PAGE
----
There are so many resources out there that I simply cannot list them all here. As you can imagine far too many people have experienced racism and have died as a result. Hear their stories, share what you have learnt and help others to educate themselves too.
Don’t forget to look up names like Eric Garner, Michael Brown, Walter Scott, Alton Sterling, Philando Castile, Stephon Clark, Breonna Taylor, Christopher Alder, Sean Rigg, Kingsley Burrell, Darren Cumberbatch, Simeon Francis, Sandra Bland the list goes on and on and on and on…
2. Actively condemn racism
Like me, you may have seen many racist posts on social media from people you would have never expected it from. What you can do here is hit them with the truth. Bombard them with indisputable facts because opinion alone will never work when speaking to a racist. It’s unlikely that a racist will change their opinion instantly, but what we can do is give them food for thought and plant the seed for change. Don’t forget to delete them from social media. You don’t need ignorance on your feed and we shouldn’t be giving racists a platform to spread their hate.
To support black lives matter its also important to condemn racism in your friendship circles and families. If you hear your loved ones talking with racial slurs, being racist in general and discriminating against others, explain to them the damage they are doing. Question why they hold their racist opinion, and distill them with facts. Use examples of how opinions like theirs have destroyed countless peoples lives and give them some perspective. At the very least inform them they cannot be racist around you.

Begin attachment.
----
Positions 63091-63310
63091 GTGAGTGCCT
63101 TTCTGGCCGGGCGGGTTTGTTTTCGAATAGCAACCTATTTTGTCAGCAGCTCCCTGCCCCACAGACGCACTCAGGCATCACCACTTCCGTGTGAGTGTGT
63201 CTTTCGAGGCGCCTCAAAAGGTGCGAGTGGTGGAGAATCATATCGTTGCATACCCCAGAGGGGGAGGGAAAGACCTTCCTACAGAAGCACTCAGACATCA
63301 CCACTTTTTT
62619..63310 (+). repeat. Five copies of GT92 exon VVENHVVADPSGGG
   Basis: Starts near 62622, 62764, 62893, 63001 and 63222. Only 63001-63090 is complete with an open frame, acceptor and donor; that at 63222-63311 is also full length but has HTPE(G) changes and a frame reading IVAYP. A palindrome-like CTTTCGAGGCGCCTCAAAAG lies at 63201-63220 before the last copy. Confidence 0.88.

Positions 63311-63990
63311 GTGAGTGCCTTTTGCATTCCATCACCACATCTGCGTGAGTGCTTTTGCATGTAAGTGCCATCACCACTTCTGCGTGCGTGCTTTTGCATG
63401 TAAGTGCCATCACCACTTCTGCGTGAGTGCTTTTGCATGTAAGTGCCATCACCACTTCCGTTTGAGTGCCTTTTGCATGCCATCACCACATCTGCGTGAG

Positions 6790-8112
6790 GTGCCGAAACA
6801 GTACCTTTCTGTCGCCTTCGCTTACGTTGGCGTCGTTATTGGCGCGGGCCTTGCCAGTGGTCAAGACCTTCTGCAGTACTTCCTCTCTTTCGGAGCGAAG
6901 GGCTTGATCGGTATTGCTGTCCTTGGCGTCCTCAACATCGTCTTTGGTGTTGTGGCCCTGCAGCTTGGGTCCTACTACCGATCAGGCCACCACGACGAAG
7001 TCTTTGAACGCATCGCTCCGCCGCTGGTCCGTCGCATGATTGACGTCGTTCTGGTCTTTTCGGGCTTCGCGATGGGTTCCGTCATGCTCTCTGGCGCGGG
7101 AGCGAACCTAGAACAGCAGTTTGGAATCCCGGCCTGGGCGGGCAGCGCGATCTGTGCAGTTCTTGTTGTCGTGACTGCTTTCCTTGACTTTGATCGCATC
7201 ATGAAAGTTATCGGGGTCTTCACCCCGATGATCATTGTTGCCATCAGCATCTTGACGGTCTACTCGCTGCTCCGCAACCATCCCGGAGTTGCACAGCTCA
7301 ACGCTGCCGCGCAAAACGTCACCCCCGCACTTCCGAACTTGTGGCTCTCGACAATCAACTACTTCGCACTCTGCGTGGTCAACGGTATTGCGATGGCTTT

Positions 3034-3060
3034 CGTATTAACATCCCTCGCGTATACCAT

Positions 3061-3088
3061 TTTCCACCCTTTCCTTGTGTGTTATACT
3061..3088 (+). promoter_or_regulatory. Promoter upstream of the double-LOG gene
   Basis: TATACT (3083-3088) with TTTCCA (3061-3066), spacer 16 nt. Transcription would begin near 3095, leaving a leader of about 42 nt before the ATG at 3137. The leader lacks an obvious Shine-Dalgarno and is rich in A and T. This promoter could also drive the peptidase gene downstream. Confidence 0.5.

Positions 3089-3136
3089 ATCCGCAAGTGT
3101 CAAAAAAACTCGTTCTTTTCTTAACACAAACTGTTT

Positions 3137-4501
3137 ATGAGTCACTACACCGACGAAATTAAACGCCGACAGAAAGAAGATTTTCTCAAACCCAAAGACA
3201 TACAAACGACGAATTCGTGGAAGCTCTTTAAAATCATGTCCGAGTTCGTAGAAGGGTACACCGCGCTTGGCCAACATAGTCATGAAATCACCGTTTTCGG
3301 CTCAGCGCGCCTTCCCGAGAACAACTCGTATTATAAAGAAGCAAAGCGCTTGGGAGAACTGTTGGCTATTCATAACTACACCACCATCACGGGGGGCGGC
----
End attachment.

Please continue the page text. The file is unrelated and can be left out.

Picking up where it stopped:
3. Use your face mask as an opportunity to show support
Wearing face masks when you’re out in public is the reality we live in now. There are many different variations out there instead of disposable masks. So how about helping to stop the spread of COVID-19, looking fashionable, being more environmentally friendly, supporting black-owned businesses and supporting Black Lives Matter all at the same time?!
For me, this seemed like a no brainer, especially because I was already wearing a reusable mask. So I contacted the designer Fatz K (a female and black-owned business) and ordered a BLM mask. I fell in love with it and now don’t bother with my plain masks.
By wearing this mask I’m showing support every single time I step on public transport and enter a shop. There have also been quite a few lovely compliments about how people like the mask too!
Whilst we’re on the topic of wearables, how about adding some BLM details to your accessories? This could be a pin badge, a necklace, earrings a sew on patch, you name it! There’s plenty of different BLM accessories on Etsy too, which is where I found my own earrings. A lot of independent shops are also donating a percentage of the profits to the BLM movement too. Win-win!
4. Support black-owned businesses